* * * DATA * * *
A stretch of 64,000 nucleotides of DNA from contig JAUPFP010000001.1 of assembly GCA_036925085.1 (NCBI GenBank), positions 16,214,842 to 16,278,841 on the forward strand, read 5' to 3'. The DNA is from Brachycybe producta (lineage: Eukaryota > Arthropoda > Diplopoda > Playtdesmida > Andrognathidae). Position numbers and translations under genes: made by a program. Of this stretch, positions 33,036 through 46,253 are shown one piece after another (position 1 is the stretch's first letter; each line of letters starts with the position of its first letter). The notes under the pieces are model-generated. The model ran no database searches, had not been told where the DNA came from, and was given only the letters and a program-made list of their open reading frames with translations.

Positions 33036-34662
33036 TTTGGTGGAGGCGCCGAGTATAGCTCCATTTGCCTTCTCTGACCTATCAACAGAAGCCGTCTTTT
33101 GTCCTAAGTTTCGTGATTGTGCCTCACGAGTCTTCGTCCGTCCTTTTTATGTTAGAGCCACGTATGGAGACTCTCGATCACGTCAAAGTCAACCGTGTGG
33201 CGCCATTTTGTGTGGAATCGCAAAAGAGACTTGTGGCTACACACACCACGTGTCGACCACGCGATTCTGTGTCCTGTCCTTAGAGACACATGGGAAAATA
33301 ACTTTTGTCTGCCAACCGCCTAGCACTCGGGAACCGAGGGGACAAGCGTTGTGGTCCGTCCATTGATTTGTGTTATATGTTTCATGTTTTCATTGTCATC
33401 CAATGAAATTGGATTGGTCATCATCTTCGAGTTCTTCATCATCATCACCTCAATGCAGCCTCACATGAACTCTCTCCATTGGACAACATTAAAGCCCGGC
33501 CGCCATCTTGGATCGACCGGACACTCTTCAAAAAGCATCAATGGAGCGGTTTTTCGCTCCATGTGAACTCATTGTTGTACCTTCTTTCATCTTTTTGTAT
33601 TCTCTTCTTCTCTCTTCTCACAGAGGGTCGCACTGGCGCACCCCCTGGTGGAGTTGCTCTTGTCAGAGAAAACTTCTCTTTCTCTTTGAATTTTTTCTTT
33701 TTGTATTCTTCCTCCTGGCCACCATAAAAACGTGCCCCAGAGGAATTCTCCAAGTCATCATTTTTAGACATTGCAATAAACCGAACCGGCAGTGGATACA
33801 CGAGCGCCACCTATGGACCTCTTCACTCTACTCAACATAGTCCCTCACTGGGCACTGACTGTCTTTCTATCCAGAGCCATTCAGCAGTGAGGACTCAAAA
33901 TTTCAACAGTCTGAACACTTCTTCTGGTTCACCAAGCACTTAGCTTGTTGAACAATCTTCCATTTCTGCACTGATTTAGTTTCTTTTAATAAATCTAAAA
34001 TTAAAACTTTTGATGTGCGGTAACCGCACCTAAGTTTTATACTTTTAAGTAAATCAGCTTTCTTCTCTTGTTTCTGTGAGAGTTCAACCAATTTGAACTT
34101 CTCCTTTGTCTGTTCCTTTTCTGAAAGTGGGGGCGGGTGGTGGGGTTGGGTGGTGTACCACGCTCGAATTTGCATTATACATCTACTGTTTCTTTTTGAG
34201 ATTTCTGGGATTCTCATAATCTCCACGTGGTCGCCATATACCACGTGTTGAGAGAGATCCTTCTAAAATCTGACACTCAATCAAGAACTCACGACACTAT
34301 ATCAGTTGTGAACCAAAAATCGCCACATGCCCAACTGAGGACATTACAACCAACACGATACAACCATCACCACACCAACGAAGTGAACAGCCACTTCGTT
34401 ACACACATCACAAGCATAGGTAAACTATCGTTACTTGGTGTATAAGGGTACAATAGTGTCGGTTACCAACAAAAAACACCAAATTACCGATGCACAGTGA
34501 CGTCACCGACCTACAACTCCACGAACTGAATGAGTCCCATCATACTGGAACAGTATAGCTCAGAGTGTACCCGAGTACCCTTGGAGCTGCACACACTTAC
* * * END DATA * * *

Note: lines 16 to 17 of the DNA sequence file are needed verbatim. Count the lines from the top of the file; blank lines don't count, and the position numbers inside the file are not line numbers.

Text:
34301 ATCAGTTGTGAACCAAAAATCGCCACATGCCCAACTGAGGACATTACAACCAACACGATACAACCATCACCACACCAACGAAGTGAACAGCCACTTCGTT
34401 ACACACATCACAAGCATAGGTAAACTATCGTTACTTGGTGTATAAGGGTACAATAGTGTCGGTTACCAACAAAAAACACCAAATTACCGATGCACAGTGA